French and international media have jumped on Von Trier’s comments on jokingly calling himself a Nazi. Festival organisers have had him declared persona non grata at the festival, although 'Melancholia' remains in the running. Was this move justified or an overreaction?
Von Trier is famous for his provocative statements. He showed up to Cannes with a new tattoo on his fingers with the letters U, K, F and C, and not in that order, which the paparazzi happily photographed.
And this past week, he answered a press conference question about 'Melancholia'’s German romantic style and his own German roots. The long-and-winding answer, which was paraphrased and translated in many different ways in the international media, can be listened to here.
His silly and objectionable response was par for the course at the press conference, where he used an unfortunate name for a woman’s private parts, and spoke about Nazi architect Albert Speer as “one of God’s children.” Both of those statements were barely mentioned in the coverage that ensued.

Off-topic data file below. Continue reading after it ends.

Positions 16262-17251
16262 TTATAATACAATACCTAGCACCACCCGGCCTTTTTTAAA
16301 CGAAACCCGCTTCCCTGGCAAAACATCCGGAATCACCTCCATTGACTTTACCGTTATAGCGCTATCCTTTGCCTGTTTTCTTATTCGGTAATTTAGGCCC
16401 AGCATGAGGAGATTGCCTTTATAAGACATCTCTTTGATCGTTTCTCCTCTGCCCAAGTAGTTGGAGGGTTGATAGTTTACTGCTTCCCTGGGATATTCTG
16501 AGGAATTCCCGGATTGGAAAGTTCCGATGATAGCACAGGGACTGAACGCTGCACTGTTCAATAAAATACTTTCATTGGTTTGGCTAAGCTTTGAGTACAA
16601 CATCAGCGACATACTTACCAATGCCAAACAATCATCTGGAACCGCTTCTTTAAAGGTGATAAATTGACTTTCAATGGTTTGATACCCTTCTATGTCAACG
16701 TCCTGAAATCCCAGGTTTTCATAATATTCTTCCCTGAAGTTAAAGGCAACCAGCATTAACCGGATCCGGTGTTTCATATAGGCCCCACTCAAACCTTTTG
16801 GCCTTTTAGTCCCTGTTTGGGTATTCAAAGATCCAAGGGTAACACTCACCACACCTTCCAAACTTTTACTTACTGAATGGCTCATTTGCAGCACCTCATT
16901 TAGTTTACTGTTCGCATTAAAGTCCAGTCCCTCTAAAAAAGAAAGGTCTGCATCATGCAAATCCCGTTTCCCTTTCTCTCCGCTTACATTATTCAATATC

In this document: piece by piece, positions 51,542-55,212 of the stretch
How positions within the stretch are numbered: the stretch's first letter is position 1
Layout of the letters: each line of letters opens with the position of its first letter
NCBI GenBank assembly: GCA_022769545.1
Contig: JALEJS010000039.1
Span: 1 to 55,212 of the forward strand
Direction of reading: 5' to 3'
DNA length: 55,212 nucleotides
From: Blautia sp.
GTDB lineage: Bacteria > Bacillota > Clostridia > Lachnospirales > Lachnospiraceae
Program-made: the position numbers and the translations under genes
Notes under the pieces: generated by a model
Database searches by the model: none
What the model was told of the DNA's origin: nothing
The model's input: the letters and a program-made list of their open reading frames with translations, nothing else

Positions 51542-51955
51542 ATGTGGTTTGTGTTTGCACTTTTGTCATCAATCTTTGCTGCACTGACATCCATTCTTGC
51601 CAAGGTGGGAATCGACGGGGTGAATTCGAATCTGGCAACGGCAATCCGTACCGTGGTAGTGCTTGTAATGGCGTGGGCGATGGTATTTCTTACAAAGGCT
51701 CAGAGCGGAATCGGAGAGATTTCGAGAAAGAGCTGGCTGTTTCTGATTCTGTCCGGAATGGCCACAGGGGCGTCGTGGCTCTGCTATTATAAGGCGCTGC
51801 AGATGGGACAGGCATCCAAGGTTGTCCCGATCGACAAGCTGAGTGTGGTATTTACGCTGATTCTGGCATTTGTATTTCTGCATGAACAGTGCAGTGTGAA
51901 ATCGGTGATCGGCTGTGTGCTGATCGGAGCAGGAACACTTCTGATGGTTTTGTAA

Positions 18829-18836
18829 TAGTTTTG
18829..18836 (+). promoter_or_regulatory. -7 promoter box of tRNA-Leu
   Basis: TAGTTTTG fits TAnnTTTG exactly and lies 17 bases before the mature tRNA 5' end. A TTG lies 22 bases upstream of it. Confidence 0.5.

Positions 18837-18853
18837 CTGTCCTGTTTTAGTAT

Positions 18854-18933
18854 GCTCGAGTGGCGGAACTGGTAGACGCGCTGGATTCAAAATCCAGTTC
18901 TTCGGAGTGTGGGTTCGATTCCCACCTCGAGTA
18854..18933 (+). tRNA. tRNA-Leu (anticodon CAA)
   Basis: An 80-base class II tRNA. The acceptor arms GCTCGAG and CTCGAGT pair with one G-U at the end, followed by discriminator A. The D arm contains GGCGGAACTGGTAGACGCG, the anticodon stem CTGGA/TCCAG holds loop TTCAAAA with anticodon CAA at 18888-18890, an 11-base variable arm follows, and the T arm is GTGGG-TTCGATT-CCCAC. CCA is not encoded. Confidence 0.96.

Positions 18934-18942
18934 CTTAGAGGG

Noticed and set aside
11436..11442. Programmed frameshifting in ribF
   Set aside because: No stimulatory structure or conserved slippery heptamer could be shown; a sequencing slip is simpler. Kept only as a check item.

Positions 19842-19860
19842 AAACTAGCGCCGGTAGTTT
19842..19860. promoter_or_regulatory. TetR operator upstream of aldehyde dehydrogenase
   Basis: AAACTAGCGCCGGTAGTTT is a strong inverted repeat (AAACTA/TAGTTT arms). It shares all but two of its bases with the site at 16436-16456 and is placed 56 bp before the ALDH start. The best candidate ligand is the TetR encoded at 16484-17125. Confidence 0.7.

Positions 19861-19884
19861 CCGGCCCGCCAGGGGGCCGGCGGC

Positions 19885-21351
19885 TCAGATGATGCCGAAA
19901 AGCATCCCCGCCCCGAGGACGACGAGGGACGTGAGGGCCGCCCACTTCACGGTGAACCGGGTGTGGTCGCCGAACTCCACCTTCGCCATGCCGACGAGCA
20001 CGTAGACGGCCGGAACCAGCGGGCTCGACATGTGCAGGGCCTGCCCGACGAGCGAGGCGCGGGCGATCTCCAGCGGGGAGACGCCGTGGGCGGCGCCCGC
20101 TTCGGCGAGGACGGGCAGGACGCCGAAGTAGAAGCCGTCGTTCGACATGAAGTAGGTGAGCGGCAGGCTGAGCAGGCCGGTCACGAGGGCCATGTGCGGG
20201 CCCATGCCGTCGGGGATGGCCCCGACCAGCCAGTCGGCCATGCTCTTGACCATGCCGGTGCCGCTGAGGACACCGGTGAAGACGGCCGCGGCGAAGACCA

The comments created a media firestorm resulting in Charlotte Gainsbourg, one of the actresses in the film, refusing all of her press interviews and the 'Melancholia' party being cancelled. The Argentine distributor who bought 'Melancholia' now refuses to release the film.
Von Trier apologized before he was banned from Cannes issuing the statement that read, "If I have hurt someone this morning by the words I said at the press conference, I sincerely apologize. I am not antisemitic or racially prejudiced in any way, nor am I a nazi.”
Nazi or nutter? You decide. But not a Cannes winner.